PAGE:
° Paul Martin participated in the discussion
° David Herle accepted blame for the failure of the campaign
° The party is about $4-5 million in debt, a figure that is far lower than most were expecting
° Tom Axworthy has been tasked with writing a post-mortem report on how the campaign went so terribly wrong
° The outgoing caucus and cabinet will meet for the last time next week
° The following week, the new caucus will assemble and choose an interim leader. The early favourite still remains Bill Graham
° The party is obligated to hold a biennial convention (which is separate from the leadership convention) by the spring of 2007
° Most agreed that a leadership convention will likely have to take place in the late fall or in early 2007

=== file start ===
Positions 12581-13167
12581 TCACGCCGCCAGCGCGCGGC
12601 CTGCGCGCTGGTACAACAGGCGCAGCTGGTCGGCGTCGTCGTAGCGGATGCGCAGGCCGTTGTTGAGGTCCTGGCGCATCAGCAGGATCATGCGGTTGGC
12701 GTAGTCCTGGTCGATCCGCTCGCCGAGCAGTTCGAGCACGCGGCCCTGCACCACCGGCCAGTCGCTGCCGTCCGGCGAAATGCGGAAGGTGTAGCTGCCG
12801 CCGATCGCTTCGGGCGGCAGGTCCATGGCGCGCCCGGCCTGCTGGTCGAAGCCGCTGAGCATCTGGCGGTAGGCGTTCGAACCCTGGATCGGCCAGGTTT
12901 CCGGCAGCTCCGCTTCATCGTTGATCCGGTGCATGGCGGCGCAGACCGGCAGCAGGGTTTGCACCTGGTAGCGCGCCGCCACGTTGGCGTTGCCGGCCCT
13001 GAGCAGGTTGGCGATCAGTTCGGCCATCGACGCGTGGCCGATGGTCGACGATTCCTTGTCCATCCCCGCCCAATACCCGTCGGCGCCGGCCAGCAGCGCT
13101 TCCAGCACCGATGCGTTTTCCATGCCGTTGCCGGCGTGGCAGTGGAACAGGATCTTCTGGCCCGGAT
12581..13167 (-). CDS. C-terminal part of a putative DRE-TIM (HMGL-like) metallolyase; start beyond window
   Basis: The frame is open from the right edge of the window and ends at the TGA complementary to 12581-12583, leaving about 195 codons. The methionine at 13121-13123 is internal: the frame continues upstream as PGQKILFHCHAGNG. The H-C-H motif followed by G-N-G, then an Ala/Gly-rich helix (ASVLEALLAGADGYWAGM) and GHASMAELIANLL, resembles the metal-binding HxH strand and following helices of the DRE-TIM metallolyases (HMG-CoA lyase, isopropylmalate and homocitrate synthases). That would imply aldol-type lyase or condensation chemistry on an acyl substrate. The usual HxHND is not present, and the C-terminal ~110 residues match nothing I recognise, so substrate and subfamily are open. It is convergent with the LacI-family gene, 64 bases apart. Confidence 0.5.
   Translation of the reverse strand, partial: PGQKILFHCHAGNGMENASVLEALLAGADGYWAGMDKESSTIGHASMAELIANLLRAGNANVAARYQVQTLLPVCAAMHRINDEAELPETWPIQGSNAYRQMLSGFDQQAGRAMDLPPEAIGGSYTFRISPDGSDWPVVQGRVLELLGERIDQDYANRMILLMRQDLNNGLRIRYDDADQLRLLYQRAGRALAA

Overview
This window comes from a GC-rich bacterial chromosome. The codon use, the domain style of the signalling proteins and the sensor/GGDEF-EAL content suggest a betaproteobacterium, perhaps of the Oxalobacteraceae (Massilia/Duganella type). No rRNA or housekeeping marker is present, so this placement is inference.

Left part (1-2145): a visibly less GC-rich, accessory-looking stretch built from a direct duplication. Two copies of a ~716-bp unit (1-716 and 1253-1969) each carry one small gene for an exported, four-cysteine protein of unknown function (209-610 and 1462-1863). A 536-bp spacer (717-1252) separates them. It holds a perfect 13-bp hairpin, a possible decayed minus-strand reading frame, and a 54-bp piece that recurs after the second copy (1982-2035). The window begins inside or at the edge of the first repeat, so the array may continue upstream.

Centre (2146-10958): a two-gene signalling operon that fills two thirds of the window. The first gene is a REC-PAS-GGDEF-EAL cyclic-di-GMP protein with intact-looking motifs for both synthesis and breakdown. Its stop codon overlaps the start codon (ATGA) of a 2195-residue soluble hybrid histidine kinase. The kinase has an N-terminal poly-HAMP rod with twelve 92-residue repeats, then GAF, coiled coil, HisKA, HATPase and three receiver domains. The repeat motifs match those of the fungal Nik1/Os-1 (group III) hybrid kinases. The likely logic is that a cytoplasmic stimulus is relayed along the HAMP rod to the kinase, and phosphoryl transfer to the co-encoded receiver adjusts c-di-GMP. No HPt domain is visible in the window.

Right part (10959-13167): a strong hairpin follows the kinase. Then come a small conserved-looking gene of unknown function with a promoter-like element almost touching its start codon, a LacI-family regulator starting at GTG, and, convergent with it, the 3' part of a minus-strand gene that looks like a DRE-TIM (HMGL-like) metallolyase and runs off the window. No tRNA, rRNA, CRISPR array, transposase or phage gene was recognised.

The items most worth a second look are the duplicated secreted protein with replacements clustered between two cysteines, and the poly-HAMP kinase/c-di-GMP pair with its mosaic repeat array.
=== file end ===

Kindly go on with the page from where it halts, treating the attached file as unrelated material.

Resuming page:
° If it is held in October or November, the cutoff for signing up new members will be mid-June
And it looks like the taxpayer subsidy may cover even that reduced amount:
With voter turnout up from the last election, the Liberals will get an annual Elections Canada subsidy of about $7.8 million, which the party says is "a manageable" $1.3 million or so less than it received before.
Every vote the five mainstream political parties attract is worth about $1.75 to them each year in federal subsidies under rules that govern election financing.
The Liberals received 4,477,217 votes in Monday's election, according to unofficial results from Elections Canada.
If the Liberals' financial shape is better than believed, it may make sense for the party not to rush a leadership vote if they don't need the money raised from it to keep the wolf from the door.
The real threat to their finances may be ahead of them with a proposed ban on all corporate donations. If they don't adopt the Conservative strategy of encouraging grassroots donations first, then they really will be in trouble.
So it appears that the Liberals are not financially bankrupt, just morally so.